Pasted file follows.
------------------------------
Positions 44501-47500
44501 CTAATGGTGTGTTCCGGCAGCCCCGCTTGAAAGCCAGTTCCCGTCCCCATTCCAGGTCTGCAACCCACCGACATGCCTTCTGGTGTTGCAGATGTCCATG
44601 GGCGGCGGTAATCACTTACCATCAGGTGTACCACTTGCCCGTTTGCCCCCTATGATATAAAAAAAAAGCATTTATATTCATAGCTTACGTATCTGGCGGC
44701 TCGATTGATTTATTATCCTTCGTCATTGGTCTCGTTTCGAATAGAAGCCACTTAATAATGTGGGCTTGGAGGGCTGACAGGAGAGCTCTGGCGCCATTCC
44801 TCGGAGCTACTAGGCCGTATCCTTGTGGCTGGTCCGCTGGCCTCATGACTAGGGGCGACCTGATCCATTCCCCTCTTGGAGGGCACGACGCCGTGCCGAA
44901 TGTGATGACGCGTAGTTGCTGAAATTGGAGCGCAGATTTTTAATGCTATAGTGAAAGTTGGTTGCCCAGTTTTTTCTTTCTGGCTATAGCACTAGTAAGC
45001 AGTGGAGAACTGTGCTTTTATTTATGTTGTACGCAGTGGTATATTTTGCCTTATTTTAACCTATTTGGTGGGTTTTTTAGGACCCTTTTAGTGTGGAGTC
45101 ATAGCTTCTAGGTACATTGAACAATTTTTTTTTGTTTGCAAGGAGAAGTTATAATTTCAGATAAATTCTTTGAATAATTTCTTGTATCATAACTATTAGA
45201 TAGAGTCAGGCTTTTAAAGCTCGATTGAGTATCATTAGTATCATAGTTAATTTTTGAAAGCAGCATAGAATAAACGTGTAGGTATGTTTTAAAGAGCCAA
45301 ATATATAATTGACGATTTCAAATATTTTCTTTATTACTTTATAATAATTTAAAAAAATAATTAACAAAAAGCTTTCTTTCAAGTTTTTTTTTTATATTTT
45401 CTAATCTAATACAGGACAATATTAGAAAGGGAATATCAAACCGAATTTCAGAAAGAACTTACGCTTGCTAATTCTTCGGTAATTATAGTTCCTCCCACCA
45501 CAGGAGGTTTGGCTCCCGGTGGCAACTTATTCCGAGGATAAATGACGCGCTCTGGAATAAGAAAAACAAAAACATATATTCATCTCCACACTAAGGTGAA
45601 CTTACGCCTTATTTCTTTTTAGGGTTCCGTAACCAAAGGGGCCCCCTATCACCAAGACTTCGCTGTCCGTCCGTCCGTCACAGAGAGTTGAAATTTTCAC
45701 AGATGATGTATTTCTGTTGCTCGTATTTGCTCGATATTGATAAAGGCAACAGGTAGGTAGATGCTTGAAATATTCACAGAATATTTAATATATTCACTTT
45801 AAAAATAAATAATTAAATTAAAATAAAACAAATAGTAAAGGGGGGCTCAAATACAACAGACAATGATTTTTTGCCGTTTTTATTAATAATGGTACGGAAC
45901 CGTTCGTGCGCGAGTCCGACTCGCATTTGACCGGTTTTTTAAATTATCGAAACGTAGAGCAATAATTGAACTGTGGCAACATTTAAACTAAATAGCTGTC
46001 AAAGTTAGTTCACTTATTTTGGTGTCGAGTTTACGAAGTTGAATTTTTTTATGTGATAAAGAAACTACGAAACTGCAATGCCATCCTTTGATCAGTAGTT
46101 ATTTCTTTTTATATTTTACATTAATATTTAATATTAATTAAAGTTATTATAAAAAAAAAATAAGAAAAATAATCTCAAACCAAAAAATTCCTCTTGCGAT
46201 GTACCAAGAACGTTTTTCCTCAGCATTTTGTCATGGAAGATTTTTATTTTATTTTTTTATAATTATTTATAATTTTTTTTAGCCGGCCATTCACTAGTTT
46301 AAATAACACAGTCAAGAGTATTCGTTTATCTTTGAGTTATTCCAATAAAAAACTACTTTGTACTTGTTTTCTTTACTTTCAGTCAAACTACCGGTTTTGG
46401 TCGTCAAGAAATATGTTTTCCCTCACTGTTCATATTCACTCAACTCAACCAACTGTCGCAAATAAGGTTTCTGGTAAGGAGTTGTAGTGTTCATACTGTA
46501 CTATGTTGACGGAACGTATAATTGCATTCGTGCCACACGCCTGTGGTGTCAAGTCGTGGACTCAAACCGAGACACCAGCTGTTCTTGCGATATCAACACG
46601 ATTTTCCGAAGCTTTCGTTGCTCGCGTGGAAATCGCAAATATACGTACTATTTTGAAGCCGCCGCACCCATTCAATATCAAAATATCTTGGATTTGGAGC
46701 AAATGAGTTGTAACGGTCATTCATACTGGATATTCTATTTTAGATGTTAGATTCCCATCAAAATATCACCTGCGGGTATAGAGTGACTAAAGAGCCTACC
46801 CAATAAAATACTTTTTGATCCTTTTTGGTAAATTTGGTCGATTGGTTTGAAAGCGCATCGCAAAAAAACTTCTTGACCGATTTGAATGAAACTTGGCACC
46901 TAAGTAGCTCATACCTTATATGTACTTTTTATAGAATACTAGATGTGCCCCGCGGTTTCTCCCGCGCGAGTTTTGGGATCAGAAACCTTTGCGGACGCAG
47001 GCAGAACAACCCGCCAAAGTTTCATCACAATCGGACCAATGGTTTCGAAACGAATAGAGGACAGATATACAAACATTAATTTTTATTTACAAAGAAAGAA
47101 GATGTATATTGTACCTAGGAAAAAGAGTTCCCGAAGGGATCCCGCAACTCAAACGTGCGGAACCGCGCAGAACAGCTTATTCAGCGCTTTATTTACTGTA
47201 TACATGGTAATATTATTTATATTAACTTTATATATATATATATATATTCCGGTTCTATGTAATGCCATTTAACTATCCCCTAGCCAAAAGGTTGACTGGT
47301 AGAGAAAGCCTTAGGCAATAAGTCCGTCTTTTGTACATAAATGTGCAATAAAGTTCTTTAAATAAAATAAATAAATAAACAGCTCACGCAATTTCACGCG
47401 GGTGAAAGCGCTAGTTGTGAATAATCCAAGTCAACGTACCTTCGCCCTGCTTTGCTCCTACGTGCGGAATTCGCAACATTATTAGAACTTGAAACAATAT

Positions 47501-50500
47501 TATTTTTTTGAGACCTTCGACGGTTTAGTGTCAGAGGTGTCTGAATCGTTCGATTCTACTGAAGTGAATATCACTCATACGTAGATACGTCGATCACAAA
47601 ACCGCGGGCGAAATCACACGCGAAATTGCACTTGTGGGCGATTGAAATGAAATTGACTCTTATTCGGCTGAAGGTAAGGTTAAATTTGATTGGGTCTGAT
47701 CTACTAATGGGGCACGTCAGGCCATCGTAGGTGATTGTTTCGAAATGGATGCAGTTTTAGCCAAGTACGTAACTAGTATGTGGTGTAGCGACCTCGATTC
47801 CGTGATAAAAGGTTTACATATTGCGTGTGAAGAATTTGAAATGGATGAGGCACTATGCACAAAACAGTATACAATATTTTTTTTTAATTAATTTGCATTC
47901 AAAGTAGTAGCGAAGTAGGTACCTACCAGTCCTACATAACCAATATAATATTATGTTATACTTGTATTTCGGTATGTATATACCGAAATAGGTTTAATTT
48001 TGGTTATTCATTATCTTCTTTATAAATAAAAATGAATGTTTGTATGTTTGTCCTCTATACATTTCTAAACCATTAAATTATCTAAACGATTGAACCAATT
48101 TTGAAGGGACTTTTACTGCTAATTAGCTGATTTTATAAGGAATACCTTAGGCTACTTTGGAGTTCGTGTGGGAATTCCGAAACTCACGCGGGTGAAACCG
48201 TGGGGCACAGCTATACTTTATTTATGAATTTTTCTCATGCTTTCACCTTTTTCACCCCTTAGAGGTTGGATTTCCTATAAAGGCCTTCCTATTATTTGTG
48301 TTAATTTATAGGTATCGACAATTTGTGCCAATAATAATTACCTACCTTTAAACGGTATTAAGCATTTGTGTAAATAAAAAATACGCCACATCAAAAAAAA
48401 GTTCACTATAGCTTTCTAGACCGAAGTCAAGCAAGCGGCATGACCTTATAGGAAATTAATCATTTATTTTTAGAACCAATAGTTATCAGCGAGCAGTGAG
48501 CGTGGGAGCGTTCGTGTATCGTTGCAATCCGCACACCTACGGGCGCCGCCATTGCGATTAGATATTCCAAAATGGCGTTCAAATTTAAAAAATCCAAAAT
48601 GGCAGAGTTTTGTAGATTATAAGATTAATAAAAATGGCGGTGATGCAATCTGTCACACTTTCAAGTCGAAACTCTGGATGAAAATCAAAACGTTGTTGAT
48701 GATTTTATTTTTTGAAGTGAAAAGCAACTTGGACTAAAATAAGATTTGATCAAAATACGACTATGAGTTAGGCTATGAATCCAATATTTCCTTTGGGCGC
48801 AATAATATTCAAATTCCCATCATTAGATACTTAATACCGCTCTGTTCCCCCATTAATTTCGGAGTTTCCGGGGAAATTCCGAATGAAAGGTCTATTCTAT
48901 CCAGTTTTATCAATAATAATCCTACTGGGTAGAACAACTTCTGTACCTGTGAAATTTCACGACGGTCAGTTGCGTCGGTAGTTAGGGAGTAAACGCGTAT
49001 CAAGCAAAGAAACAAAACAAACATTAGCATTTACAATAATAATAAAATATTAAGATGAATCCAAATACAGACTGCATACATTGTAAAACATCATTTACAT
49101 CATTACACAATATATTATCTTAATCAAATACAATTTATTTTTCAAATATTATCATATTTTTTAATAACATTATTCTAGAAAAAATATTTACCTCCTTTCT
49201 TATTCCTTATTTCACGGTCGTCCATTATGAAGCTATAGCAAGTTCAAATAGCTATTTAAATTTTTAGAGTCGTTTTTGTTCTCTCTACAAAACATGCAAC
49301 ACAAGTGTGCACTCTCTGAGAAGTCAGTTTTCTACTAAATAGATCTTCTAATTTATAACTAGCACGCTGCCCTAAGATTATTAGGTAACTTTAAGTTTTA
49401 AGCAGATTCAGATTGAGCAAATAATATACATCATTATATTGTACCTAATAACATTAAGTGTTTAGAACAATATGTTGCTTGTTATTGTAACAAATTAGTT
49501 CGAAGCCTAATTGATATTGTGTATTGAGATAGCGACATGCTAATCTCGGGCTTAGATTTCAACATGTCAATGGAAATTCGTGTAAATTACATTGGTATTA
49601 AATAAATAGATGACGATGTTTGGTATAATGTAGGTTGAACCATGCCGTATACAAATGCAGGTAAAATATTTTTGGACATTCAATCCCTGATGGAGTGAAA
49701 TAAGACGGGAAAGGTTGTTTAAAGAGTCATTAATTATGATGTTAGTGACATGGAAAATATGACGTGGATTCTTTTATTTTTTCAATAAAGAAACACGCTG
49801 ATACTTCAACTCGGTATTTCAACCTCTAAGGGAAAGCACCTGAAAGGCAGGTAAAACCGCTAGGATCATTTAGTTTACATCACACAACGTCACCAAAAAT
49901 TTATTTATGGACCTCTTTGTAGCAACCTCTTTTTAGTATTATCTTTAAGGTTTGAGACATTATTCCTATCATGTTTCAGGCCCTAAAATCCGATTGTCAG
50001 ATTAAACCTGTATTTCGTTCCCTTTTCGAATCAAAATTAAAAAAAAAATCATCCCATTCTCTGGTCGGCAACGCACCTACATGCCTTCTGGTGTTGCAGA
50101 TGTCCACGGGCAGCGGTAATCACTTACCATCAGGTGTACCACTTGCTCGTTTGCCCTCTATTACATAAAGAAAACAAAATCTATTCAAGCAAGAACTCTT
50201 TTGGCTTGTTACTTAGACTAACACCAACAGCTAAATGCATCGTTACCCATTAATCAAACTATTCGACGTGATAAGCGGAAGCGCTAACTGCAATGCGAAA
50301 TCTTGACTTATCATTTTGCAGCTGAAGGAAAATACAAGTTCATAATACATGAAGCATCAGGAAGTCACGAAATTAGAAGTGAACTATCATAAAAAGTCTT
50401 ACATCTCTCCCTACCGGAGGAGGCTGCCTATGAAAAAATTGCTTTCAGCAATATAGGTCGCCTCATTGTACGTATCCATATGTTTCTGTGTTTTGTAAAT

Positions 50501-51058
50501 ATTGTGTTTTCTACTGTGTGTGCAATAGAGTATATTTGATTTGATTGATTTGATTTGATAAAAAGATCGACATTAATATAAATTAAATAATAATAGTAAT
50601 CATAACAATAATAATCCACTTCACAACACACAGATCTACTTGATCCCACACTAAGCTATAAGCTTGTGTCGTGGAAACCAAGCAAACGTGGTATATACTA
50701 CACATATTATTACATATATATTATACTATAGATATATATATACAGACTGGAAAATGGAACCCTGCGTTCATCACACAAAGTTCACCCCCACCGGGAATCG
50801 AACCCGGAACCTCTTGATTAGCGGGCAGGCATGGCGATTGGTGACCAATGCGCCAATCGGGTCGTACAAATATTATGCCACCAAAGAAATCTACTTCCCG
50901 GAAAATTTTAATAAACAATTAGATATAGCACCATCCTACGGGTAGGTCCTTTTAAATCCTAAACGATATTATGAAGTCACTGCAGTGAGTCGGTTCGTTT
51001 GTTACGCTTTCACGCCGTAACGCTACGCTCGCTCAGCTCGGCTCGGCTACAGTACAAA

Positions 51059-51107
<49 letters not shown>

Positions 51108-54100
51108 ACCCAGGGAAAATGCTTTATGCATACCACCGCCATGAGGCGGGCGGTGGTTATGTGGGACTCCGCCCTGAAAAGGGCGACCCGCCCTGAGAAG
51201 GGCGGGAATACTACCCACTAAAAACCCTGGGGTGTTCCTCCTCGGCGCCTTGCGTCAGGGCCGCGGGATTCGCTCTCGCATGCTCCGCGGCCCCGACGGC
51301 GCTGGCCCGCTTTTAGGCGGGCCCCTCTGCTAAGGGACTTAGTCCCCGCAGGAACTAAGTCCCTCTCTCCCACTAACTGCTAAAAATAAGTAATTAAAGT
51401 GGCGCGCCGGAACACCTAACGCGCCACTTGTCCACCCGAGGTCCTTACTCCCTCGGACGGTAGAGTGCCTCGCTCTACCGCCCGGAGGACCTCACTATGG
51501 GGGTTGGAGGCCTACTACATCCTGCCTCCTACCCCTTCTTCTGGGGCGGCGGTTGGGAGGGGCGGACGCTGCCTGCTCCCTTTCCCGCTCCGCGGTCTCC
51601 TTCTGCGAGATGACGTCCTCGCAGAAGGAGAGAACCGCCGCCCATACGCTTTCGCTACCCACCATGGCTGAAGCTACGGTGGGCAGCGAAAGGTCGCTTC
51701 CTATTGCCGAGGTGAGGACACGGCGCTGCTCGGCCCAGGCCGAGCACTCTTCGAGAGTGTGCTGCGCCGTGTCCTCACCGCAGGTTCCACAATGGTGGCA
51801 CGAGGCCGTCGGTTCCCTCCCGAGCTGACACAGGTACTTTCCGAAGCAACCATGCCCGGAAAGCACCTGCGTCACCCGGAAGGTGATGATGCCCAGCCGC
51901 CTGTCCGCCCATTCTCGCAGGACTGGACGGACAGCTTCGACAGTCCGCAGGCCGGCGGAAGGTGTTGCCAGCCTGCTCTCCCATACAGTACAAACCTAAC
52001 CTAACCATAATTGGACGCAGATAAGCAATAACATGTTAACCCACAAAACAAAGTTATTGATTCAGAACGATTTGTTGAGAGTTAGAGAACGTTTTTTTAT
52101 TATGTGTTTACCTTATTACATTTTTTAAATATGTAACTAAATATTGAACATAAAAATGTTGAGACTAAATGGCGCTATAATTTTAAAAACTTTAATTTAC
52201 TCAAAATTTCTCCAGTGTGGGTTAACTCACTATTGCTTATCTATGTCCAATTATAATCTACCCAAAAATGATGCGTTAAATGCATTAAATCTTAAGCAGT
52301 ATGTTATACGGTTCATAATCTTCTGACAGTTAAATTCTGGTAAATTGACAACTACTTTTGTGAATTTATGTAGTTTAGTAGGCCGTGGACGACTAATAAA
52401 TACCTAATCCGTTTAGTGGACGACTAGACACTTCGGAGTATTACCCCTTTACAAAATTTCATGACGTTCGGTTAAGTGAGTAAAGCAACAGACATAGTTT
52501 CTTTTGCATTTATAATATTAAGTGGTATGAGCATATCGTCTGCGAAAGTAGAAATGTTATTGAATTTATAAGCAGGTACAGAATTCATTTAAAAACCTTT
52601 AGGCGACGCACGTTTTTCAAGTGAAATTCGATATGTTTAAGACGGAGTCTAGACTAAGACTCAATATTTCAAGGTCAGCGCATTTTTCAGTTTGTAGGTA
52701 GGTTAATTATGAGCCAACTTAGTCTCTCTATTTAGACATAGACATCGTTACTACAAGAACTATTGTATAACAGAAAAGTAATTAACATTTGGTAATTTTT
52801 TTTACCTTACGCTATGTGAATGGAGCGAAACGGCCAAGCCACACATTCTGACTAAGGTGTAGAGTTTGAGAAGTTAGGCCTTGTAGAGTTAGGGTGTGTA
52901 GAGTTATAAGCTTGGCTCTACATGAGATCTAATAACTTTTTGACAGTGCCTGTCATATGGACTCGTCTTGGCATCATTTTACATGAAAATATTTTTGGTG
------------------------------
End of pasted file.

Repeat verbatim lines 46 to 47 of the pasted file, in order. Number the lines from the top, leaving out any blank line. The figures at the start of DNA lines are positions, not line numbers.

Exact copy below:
48801 AATAATATTCAAATTCCCATCATTAGATACTTAATACCGCTCTGTTCCCCCATTAATTTCGGAGTTTCCGGGGAAATTCCGAATGAAAGGTCTATTCTAT
48901 CCAGTTTTATCAATAATAATCCTACTGGGTAGAACAACTTCTGTACCTGTGAAATTTCACGACGGTCAGTTGCGTCGGTAGTTAGGGAGTAAACGCGTAT